Despite the global collapse of commodity prices – including many key inputs to construction – overall construction costs continue to rise nationwide in large part due to labor supply and demand dynamics that first surfaced during the recession and still have yet to resolve, according to a new report from CBRE Group, Inc.

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In January 2016, average total construction costs in the U.S. registered a year-over-year increase of 1.8 percent, according to the RSMeans Construction Cost Index (CCI). Since January 2011, the national CCI has increased by an annual average of 2.3 percent, resulting in a cumulative 11.8 percent increase during that period.


“The price of materials is just one driver of overall construction costs. The cost of construction labor tends to be much more variable across geographies and over time, so it typically has a larger impact on overall cost trends,” said Andrea Cross, Americas head of office research, CBRE. “The collapse of the housing market and subsequent recession affected supply-side dynamics for new construction throughout the country, as a substantial number of construction workers left the industry during the downturn and never returned.”


Nationwide, the number of workers employed in construction-related occupations declined by nearly 985,000, or 15.8 percent, between 2005 and 2015, according to the most recent occupational employment statistics survey from the Bureau of Labor Statistics. As a consequence, many markets have faced considerable labor shortages as new construction has picked up during the current economic cycle.


This is especially true in Metropolitan Phoenix, where construction employment fell by more than 52,000 workers or 40.3 percent between 2005 and 2015. Conversely, as development has returned to the Valley, the demand for construction labor has caused the average hourly wage in Phoenix to increase by 31.7 percent over that same time period – second highest among the markets examined in the CBRE report.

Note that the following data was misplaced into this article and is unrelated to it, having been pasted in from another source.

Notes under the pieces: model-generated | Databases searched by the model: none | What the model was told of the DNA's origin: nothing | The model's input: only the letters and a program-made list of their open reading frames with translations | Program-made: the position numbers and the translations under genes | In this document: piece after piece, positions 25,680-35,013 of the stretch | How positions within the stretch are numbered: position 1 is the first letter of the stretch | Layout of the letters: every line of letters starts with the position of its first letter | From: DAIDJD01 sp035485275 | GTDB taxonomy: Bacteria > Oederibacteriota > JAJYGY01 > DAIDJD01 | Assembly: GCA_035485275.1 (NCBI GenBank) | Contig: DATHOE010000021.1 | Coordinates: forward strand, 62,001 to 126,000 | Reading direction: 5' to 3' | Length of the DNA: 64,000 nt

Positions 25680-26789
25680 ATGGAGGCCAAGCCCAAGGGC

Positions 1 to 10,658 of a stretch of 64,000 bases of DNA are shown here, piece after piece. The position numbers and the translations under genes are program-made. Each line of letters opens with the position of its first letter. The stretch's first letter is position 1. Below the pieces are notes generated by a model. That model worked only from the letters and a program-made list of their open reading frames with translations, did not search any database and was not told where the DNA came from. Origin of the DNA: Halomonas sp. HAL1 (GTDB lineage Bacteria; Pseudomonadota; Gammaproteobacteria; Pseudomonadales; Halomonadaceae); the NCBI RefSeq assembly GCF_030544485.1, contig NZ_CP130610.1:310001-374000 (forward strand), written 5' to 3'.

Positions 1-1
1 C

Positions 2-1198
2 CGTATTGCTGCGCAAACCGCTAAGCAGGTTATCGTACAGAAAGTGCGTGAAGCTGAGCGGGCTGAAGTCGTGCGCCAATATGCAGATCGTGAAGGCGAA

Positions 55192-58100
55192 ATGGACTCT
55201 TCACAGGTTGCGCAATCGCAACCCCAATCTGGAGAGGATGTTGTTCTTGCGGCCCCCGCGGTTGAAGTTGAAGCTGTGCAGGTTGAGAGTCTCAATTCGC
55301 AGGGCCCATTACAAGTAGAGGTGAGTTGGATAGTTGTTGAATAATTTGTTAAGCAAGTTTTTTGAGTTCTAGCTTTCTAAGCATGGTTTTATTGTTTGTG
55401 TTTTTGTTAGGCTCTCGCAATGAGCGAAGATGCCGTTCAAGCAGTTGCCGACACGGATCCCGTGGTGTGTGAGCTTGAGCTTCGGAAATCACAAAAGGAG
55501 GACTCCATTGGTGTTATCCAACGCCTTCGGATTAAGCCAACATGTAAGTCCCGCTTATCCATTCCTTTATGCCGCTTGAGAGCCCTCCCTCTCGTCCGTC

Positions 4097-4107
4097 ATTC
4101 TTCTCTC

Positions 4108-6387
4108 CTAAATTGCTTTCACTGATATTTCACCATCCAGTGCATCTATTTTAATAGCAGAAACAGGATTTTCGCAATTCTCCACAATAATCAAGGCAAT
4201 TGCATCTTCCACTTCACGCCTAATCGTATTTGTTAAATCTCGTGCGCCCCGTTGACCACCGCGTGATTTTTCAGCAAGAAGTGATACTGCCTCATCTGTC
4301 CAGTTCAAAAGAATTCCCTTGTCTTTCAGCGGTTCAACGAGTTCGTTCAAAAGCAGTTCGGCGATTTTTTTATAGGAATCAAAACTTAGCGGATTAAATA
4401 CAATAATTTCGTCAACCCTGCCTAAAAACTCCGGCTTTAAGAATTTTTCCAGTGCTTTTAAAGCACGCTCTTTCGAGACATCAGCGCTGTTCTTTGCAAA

“When the number of new construction jobs began to grow without a proportional increase in qualified construction workers, tighter labor markets conditions pushed wages upward,” Ms. Cross added. “The effect was compounded by increased fees from contractors, who charged more not just because they could now afford to be more selective, but also because they were stretched across a larger number of projects and would need to use less-experienced crews for some projects—allocating to those projects more man-hours than would be necessary with the best crews.”


“Metropolitan Phoenix is definitely experiencing a construction labor shortage. Particularly, we are seeing a lack of depth in the labor pool for quality subcontractors in trade areas like millwork and electrical, among other things,” said Susan LaGanke, senior managing director of project management, southwest region and multi-markets. “During the downturn a majority of the skilled workforce migrated to busier markets. That labor pool is still not confident enough in the economy to return to Arizona.”


In addition to rising labor costs, while the U.S. Producer Price, Index (PPI) has showed dramatic price drops for many key construction materials including asphalt, diesel and iron and steel products, the overall price of construction materials has not fallen. The decline in some materials has been offset by increases in other construction products (glass, cement and construction sand, gravel and stone). In addition, local materials prices tend to be sticky – supply-chain issues, contract requirements, project timelines and other factors cause price changes to lag broader trends.


Construction cost increases have outpaced the national average in several major metropolitan areas since January 2011. In the past year, Atlanta and Los Angeles saw particularly steep CCI increases—3.8 percent and 3.5 percent, respectively. For most markets, annual construction cost inflation accelerated in January 2016, following limited growth in 2015.


While total construction costs have registered strong increases during the current economic cycle, appreciation has been significantly slower than in the previous cycle. Between January 2004 and January 2009, the national CCI increased by an average of 6.6 percent per year for a cumulative gain of 37.4 percent—more than three times the cumulative 11.8 percent increase from 2011-2015.

The CBRE report, the first in a multi-part series, can be accessed here.

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